Collage of Pete

Our Beginning

We needed just the right name to start the dream and it came, of all places, as we rode up a ski lift in Taos, New Mexico. I commented on the majesty of the mountains and the way the sun seemed to dance in the sky and Pete said, That’s it….Sundance! We opened our first salon less than a year later (November, 1997) in a basement of a business at 86th and Ditch, Indianapolis. Despite its diminutive size, we found that we loved pampering our clients. Pete had been working at AVEDA as an account executive and decided to help me out full-time. He not only did the books but he practiced his other love-massage therapy. We enjoyed working together; it was the high point of our lives!

My husband, Pete, and I dreamed of having our own salon/spa – a place that we could be proud of. – Sally Marchand Collins -Owner of Sundance Salon and Spa

Then the news came that my 35-year-old husband, a man who loved tandem bike riding and coaching lacrosse, had leukemia (February 21, 2000). Days later our basement salon flooded. Then the news came that the cancer had spread to Pete’s brain. Next, we learned that the salon was to be demolished to make way for a new pharmacy. We were at a loss and very scared.

What were we going to do?
How could we keep all that we had worked for, including our love for one another, alive?

In May of 2000, we found out that Pete’s brother Jeff was a perfect match for a bone marrow transplant. We were elated. We had hope! Our landlord let us move upstairs in a vacant spot until we could find a new home for Sundance. It was almost impossible to work 65 hours a week, look for a new location, and take Pete for cancer treatments.   Somehow, just days before his scheduled transplant and a month before the building was to be torn down, we found the perfect spot for our salon/spa in Zionsville. With the support of our friends and families, we were ready for business in a week (August 1, 2000).

Specializing in the Impossible

I read the quote, “What we need is more people who specialize in the impossible” by Theodore Roethke and felt that quote described me. I continued to expand our new salon/spa, adding stylists and watching our client base grow, all the while racing back to the hospital to support my very ill husband.   I do not know where I found the energy, the motivation, and the drive to succeed. Pete served as my inspiration. The harder he fought to live, the harder I fought to make the salon/spa work for the both of us.   When Pete was told that he was going to die, he became very business-like, telling me that he needed to teach me everything that he knew so that the business could go on. He helped teach me about the accounting system and all that it entailed. Here I was, sitting in the hospital with my dying husband, and all Pete could focus on was making sure that I would be alright, happy, and able to keep our dream, our business, our lives minus one, alive and well.   After Pete died (February 12, 2001), I signed up for a 100-mile tandem bike ride in Lake Tahoe for the Leukemia & Lymphoma Society in Pete’s honor. My 65-year-old father began training and stepped up to the challenge to ride with me as captain (lead rider). It was one of the hardest things I ever did; when I wanted to give up, I could hear Pete cheering me on. That same spirit cheers me on every day in my salon. The more I give to my clients, the more they give in return.   It is truly amazing. Currently, Sundance Salon/Spa employs a growing professional team. Our salon now encompasses 1680 square feet (compare that to our original basement salon of approximately 400 square feet).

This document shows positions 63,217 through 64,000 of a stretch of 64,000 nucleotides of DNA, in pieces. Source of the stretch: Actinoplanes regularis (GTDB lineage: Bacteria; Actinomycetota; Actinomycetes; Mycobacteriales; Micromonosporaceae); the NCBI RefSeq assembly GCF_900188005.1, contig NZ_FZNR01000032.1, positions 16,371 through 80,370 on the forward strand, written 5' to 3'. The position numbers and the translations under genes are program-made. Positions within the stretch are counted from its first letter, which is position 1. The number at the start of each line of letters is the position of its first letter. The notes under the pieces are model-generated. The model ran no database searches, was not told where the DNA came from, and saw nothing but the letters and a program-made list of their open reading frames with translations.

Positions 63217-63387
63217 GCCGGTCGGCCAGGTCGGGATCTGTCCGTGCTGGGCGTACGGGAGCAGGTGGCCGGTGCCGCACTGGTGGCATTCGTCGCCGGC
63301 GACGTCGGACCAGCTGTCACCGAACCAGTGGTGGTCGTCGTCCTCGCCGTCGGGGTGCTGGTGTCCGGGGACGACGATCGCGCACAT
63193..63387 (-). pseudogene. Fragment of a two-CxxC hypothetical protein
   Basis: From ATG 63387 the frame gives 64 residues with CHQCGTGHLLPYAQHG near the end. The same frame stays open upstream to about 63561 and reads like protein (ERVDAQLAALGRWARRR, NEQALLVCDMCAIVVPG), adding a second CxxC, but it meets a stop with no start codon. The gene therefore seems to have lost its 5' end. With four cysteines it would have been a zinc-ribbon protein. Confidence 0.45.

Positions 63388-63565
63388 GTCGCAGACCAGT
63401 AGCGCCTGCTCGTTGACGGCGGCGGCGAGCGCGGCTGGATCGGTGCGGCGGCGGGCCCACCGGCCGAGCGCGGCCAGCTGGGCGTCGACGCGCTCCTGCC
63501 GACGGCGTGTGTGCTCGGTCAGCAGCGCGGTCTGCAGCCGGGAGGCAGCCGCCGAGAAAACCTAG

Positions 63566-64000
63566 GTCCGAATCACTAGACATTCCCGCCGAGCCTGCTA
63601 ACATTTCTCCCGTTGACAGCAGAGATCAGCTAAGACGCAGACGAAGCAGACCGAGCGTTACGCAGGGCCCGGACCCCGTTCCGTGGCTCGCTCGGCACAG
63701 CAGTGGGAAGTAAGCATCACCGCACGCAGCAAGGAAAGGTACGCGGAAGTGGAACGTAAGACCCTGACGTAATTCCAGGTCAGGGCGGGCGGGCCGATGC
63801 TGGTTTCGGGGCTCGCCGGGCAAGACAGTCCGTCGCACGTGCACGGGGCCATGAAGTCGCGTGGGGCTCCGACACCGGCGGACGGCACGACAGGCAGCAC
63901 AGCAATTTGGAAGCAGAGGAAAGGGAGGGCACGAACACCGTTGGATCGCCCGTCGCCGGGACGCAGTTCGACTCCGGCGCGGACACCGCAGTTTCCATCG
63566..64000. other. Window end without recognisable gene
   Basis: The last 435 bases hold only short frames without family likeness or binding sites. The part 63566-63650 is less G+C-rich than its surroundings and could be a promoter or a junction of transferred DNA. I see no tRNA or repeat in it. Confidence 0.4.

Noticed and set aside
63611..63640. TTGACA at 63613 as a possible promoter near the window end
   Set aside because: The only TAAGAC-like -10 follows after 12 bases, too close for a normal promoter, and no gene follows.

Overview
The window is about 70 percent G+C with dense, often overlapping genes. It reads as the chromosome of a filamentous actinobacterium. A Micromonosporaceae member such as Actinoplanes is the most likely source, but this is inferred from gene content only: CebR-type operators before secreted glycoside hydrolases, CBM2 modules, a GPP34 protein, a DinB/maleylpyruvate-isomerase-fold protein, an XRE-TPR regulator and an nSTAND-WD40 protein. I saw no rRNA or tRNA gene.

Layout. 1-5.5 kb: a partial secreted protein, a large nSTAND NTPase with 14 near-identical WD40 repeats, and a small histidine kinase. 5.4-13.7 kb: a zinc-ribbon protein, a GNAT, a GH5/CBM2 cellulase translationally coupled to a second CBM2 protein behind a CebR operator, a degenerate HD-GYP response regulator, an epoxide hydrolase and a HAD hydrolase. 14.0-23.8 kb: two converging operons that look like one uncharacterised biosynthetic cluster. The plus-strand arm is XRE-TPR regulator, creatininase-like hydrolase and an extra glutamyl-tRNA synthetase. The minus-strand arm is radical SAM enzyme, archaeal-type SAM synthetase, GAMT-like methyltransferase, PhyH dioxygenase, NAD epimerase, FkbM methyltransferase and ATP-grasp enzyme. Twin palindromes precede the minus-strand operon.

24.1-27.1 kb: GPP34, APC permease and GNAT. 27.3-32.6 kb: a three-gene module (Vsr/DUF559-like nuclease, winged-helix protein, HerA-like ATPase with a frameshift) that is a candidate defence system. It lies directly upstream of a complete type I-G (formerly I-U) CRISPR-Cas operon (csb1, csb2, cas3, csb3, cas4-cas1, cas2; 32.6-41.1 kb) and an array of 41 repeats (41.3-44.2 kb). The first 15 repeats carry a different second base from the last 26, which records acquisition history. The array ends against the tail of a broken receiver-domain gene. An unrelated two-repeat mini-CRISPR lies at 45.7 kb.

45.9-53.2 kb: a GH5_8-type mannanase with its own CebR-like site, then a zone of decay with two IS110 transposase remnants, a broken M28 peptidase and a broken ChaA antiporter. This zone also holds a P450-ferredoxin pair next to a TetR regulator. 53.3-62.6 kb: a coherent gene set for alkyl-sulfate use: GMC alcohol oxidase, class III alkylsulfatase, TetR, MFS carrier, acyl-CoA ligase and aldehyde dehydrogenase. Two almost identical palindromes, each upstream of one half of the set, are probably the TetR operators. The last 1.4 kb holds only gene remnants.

Sundance SalonSpa Today

I have to say that my motivation today is driven by my will to succeed, no matter the odds. I don’t make excuses; I just keep focused on what matters most-friends, staff, family, and making my clients happy.   To be a successful entrepreneur, it takes an internal drive to survive–for me it was keeping the business alive during and after Pete’s death. I couldn’t move away or change my occupation. I couldn’t just crawl into bed and sink into despair.

I had to face my dedicated clients who were always there for me because they believed in me and wanted me back. They cared. You have to love what you do and believe you can make a difference in the lives of others. When you do that, you reap the benefits.

Training a team of employees to work in harmony is one of my greatest accomplishments. Focusing on my employees’ strengths and reinforcing their accomplishments has been a key to our successful business. There is a saying in behavioral psychology, “Catch’em being good!” I try to shower praise as often as I can. It makes a difference in the working environment and comes back to you two-fold.

Additionally, being a part of a wonderful community like Zionsville makes you feel at home. I enjoy giving back to the community by participating in food and toy drives, silent auctions, and contests geared toward children.

My role models include my parents, Normand and Annette Marchand, who taught me about what it means to work hard in life and to keep a good sense of humor; my in-laws, George and Ann Collins, who provided support even in the face of their own grieving;my sister, Dr. Nancy Marchand-Martella, and her husband, Dr. Ron Martella, for pushing education as a way to expand into new directions; my brother-in-law, Jeff, for teaching me to never give up; David Wagner, salon owner and author of Life as a Daymaker; my best friend, Kim Small, for telling me not to let weeds grow in my dreams; and my dear friend, Cari Estes, for making me believe in my heart.